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WVU iASD Clinic director thinks Sesame Street’s Julia ‘instrumental’ in peer acceptance of children with autism

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What’s the news?
One goal of the West Virginia University intensive Autism Service Delivery Clinic is to prepare children to successfully join a more typical learning setting by increasing pre-academic skills. Sesame Street’s new character Julia, who is autistic, can be instrumental in teaching children to welcome classmates with autism. The iASD Clinic sees children with a diagnosis of autism between two- and six-years-old.

Quotes and Comments
“Julia has some different behaviors than other children and those are explained in simple and understandable ways. Her new friends learn that she is very much like them in all the important ways, including like to sing, paint and play tag, and that regardless of the differences ‘we can all be friends.’” –Susannah Poe, director of the intensive Autism Service Delivery Clinic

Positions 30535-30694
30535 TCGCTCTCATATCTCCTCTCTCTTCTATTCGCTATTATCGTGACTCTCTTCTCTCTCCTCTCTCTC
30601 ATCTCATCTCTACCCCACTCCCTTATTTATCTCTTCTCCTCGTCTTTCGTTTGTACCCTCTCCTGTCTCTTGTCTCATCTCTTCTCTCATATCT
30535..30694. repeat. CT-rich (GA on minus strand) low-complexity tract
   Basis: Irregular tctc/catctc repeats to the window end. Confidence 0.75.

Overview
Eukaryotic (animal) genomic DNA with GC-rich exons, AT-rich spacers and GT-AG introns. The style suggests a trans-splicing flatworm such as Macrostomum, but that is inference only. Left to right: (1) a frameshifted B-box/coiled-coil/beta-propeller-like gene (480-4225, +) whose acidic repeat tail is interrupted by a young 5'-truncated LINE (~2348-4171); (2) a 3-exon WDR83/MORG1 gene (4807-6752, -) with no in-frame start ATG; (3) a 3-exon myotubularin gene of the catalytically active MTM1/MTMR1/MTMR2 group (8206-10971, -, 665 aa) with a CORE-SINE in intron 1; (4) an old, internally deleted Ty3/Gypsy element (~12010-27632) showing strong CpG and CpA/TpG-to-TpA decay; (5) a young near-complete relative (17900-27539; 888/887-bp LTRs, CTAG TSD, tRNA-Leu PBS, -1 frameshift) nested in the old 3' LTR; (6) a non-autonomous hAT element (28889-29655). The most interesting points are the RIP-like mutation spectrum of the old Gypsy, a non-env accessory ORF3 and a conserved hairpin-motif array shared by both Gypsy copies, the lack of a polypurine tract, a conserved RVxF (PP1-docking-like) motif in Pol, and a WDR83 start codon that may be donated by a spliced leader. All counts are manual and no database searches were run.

Resources
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Intensive Autism Service Delivery Clinic, WVU Center for Excellence in Disabilities

iASD Annual 5k Run &Family Walk April 29, Hazel Ruby McQuain Riverfront Park, Morgantown

Target Audiences:
• Families with small children

• Families with children who have autism

• Teachers, school counselors, physicians and other professionals working in childcare

-WVU-

CONTACT: Melina Danko
Communications Manager
Center for Excellence in Disabilities (CED)
304.293.4265; mdanko@hsc.wvu.edu